who were still collecting donations for a monument to honor
the seven workers killed on December 11, 1998. Six women
and one man were killed and another 13 were injured. The
two explosions in little more than three months have killed
half of the company's work force.
The lack of opportunities in the farming community apparently
induced some of the workers to return despite the first
explosion. Tammy Sykes said her neighbor Leah Dunning had
been concerned about going back. "She wasn't crazy
about going to back to work after the explosion in December.
But it was a good paying job for around here," Sykes
Walter Adams, a former employee, told the Detroit Free
Press about the hazardous nitrates, sulfurs, charcoal and
black powder which the workers handled each day. Adams said,
"We would roll the mixtures together, dry them and
then wrap them." Inside the building "there were
raw powders and such. They don't explode that much, but
they burn real hot and real fast. I'd have to say that this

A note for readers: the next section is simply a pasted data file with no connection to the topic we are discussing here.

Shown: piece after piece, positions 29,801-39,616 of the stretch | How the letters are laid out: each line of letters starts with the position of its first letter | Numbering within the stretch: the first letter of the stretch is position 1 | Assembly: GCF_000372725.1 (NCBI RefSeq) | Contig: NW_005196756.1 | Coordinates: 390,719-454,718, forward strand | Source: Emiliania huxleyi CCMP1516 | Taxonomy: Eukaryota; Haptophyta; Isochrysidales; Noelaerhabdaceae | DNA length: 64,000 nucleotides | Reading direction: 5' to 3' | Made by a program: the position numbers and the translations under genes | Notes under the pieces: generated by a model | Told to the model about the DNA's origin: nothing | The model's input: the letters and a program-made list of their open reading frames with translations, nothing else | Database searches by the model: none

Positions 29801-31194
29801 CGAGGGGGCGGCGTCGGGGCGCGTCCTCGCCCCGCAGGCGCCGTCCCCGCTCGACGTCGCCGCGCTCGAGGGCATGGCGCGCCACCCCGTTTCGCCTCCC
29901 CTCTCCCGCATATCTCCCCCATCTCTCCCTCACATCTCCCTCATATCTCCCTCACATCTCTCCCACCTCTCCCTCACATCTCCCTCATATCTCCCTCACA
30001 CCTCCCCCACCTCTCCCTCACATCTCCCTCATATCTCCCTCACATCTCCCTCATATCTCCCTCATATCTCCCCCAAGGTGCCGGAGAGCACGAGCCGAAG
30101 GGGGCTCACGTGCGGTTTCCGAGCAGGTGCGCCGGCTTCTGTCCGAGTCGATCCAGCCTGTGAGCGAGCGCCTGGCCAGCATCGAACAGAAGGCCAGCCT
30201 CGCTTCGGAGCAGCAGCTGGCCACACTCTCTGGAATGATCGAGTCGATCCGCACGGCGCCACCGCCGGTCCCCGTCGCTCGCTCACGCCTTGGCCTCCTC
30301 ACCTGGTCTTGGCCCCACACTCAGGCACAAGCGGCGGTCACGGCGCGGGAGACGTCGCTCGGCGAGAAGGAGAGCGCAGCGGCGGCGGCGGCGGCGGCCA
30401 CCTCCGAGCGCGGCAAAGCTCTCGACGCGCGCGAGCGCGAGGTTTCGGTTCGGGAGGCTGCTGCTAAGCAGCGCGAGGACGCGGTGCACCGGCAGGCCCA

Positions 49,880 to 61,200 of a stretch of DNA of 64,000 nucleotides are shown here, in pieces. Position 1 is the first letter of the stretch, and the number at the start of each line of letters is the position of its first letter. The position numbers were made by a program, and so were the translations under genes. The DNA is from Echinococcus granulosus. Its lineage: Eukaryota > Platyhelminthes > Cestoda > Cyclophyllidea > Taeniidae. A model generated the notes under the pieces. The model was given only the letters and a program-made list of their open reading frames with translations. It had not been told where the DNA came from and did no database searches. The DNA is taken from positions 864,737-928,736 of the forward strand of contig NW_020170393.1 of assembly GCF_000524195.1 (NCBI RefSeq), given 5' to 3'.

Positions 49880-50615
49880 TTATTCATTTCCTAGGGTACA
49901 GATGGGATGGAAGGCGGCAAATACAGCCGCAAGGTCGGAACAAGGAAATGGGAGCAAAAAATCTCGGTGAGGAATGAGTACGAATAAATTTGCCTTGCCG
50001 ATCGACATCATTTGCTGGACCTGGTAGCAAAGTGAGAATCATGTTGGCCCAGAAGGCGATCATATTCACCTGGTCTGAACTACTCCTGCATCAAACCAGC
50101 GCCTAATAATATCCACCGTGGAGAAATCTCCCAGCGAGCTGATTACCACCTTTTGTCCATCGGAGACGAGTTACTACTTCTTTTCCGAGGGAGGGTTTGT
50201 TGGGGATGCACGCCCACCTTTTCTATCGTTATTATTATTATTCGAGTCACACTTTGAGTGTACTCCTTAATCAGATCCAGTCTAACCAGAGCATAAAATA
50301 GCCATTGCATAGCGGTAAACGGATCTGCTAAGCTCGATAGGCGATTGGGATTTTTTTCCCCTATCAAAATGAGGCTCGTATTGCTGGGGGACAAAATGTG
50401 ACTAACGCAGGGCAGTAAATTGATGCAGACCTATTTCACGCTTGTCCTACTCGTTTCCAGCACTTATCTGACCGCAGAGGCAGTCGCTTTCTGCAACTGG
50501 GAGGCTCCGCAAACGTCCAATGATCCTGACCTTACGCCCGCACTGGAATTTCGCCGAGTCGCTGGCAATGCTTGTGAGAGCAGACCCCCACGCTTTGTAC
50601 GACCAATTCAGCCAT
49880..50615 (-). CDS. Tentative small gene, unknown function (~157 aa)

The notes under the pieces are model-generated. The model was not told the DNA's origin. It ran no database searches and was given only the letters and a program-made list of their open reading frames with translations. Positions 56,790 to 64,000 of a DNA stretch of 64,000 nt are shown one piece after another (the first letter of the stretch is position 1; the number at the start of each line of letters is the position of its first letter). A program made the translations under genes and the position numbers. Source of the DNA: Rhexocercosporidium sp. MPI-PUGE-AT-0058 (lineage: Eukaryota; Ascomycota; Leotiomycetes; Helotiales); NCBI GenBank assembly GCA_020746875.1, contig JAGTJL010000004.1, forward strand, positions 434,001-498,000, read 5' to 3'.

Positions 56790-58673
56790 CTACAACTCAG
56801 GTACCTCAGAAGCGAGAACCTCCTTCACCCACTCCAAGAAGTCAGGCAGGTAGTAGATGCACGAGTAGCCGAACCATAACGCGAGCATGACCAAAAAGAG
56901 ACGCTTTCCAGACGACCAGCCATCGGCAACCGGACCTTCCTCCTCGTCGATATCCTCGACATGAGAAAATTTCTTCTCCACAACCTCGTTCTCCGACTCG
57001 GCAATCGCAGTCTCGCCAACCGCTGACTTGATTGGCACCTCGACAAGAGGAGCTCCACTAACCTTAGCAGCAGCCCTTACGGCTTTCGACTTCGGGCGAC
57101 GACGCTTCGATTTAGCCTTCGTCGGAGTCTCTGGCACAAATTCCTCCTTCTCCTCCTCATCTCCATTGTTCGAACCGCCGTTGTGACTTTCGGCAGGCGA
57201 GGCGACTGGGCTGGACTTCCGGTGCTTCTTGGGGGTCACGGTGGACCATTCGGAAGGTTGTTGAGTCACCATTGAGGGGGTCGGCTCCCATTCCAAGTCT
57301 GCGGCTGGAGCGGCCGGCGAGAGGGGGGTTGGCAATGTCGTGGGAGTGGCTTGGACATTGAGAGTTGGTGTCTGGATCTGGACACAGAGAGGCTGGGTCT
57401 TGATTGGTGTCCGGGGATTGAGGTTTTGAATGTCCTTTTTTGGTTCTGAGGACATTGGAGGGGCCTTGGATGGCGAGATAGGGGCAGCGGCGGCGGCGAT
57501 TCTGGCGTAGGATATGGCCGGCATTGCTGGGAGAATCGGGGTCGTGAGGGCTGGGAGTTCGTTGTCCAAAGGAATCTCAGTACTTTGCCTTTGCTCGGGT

happened because the stuff is so volatile. Even static electricity
can set it off," Adams said. "We had some solutions
that we had to mix by hand, using our fingers and going
very slowly since even the friction could cause it to ignite."
Local residents who had sought to keep the factory closed
after the first blast were outraged when the company resumed
operations about a week ago. "We were so angry when
we heard them testing fireworks. We didn't think they'd
let them reopen. We didn't want them to," Paula Watters,
who lives a quarter mile from the fireworks site, told the
Toledo Blade. Ms. Watters' cousin, Joyce Carr, died in last
December's blast. "Now we're reliving it all over again.